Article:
Abnormalities in electroencephalogram (EEG) activity in gambling disorder have been reported in many articles. In an early EEG study comparing eight patients with pathologic gambling (the official diagnostic term for gambling disorder in the DSM-IV) and eight healthy controls, the pathologic gamblers did not show a significant shift in EEG activity between hemispheres. If a shift occurred, more time was required. Interhemispheric EEG coherence is one indicator used to quantify the cortical connectivity between two spatially distributed areas of the brain.5 In another study, the differences observed in interhemispheric coherence in the frontotemporal areas between pathologic gamblers and controls were proposed to possibly result from varying susceptibility of the frontolimbic circuitry function to stress.6 Based on this speculation, the authors described an inability of pathological gamblers to shift brain activation and asserted that this characteristic of pathological gamblers may be related to perseveration and persistence in gambling.7 In a study by Regard et al, the percentage of people who had dysfunctional EEG recordings was higher among pathological gamblers (65%) than that among normal healthy controls (26%). In eleven pathological gamblers with dysfunctional EEG recordings, nine had abnormalities in the temporal area, and two had focal slowing in the posterior region.8 Shemchuk et al estimated brain functional states using EEG data and reported (1) abnormalities in the amplitude and frequency characteristics of the alpha rhythm and (2) disturbances in the mechanisms of synchronized slow-wave generation associated with the alpha-rhythm abnormalities.9 Alpha power is the predominant EEG rhythm in a relaxed, alert person; thus, alpha power serves as an index of relaxation.10 The amplitude of alpha oscillations reflects whether the brain is biased toward processing stimuli from the external world or toward processing internal representations.11 In other words, alpha power is implicated in inhibitory functions and is involved in cognitive processes associated with attention and memory.12
Frontal lobe abnormalities in patients with gambling disorder have also been consistently reported. These abnormalities were interesting particularly in the prefrontal cortex (PFC), which plays an important role in human decision making.13 One electrophysiological study using EEG provided evidence of PFC involvement in motivation and emotion. The left PFC was correlated with approach-related and reward-related motivation and emotion, while the right PFC was correlated with withdrawal-related motivation and emotion.14,15 These approach- and withdrawal-related emotions were mutually inhibited and maintained in equilibrium and are called “reward and punishment contingencies”.16 When this balance was disrupted, reward bias developed. Reward bias, which refers to the disturbances in decision making frequently observed in gambling disorder and substance use disorder, was due to cortical frontal asymmetry, or in other words, a left lateralization effect.17 Cortical lateralization was measured by EEG using alpha band analysis.18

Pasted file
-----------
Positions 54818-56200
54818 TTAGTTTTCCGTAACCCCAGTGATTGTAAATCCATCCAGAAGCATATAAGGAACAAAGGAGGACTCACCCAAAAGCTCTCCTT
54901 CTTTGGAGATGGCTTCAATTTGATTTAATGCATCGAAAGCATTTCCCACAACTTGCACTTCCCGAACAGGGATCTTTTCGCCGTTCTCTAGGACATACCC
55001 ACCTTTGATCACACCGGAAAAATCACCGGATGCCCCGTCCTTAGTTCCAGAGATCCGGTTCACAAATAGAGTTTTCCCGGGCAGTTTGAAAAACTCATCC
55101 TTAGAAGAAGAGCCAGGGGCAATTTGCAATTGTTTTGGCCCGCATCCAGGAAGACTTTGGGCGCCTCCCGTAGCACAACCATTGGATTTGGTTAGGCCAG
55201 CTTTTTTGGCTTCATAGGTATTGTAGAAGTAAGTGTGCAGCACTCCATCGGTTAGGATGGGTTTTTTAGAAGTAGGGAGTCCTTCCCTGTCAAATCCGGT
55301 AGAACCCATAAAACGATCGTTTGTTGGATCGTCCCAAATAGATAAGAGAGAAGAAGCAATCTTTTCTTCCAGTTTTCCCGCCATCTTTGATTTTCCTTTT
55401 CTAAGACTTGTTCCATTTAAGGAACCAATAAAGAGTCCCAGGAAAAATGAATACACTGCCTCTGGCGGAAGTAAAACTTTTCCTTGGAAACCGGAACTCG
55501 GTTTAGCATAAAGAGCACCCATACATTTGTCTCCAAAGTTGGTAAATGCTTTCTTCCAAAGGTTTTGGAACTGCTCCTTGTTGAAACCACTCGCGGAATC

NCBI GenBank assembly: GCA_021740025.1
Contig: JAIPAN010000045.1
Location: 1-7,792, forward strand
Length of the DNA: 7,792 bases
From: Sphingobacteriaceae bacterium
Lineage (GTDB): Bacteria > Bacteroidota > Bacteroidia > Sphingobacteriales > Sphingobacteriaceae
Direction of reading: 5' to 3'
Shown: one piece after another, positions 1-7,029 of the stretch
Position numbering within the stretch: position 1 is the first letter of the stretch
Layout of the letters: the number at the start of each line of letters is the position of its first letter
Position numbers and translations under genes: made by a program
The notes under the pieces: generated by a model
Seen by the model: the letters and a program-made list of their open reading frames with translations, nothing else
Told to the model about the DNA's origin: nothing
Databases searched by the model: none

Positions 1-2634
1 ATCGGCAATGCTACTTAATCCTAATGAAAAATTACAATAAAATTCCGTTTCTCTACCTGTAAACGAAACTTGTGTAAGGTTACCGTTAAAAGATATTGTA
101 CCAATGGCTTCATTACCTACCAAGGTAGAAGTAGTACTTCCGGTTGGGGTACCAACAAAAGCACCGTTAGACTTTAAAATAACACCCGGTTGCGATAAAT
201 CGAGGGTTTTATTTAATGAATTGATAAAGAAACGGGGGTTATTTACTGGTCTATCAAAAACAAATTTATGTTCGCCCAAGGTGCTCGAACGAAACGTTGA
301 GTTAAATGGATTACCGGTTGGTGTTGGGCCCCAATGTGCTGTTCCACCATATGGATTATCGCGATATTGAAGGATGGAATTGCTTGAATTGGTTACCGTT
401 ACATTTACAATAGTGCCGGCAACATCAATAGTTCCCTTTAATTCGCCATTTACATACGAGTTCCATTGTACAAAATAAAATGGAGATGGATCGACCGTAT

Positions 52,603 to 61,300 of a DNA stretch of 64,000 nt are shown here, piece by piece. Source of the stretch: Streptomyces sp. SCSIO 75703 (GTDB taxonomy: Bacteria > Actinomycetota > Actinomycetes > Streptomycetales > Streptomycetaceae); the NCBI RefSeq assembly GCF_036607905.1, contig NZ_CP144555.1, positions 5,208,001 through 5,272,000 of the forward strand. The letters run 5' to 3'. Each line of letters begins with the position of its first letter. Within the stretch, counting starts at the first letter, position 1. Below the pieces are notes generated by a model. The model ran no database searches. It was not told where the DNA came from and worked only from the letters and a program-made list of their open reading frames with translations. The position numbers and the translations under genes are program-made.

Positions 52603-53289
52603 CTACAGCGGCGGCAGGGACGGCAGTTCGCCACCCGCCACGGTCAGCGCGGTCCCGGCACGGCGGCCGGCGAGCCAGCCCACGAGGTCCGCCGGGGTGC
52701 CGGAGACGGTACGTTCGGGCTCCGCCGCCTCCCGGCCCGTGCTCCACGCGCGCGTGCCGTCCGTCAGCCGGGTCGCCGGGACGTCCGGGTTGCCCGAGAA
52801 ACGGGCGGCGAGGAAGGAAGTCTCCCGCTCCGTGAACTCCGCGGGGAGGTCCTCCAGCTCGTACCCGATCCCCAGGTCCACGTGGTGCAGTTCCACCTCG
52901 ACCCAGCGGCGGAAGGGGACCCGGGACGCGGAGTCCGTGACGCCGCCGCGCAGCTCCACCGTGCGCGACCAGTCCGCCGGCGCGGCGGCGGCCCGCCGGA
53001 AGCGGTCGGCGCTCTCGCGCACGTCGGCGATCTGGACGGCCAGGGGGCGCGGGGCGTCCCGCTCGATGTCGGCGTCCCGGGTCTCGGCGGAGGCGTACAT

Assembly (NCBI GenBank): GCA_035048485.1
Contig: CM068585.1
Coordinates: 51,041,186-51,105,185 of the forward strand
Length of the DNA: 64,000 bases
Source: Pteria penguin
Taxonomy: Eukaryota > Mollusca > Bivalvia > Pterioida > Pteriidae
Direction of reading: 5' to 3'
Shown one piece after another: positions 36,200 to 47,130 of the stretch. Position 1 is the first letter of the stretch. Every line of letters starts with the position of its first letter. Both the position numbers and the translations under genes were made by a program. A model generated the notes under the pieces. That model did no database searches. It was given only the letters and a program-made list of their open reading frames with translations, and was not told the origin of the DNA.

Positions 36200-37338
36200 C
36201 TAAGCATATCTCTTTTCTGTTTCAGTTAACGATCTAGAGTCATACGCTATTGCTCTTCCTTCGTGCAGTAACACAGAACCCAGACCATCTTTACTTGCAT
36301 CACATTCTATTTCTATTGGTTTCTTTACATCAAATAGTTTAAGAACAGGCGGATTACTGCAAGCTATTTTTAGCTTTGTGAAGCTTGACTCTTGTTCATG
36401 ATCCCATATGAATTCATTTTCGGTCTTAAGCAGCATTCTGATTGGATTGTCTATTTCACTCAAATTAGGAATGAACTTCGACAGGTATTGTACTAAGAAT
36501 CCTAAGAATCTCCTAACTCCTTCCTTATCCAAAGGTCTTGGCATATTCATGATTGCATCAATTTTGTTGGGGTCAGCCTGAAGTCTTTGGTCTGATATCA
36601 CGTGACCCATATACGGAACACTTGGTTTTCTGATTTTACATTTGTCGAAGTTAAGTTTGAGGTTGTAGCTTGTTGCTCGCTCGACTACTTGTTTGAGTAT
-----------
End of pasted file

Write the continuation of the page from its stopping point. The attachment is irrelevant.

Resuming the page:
Addictive behavior is not changed immediately but through a series of stages. One theory regarding these stages is the stage-of-change model.19 According to the model, the change consists of continuous stages, namely, precontemplation, contemplation, action and maintenance. At each stage, readiness to change has prognostic value in predicting the results of treatment. The stage-of-change model could also be applied to gambling disorder, using simple questions about recent gambling behavior for the staging,20 including questions concerning whether the patient quit or cut back his or her gambling behavior significantly within the last 6 months (action), whether he/she is seriously thinking of quitting or cutting down his/her gambling behavior in the next 30 days (preparation), whether he/she is seriously thinking of quitting or cutting down his/her gambling behavior in the next 6 months (contemplation) and whether he/she is not thinking of quitting or cutting down this/her gambling behavior (precontemplation).21 Likewise, in gambling disorder, the stage-of-change model can help predict decreases in addictive behavior and must be assessed for treatment formulation. According to Petry, in a sample of pathological gamblers, high scores in precontemplation were related to less severe gambling.20 In agreement with this result, precontemplation had a negative relation with gambling-related problems at the beginning of treatment.22 In addition, the action and maintenance stages were related to high treatment response, and precontemplation was associated with low levels of therapeutic change.20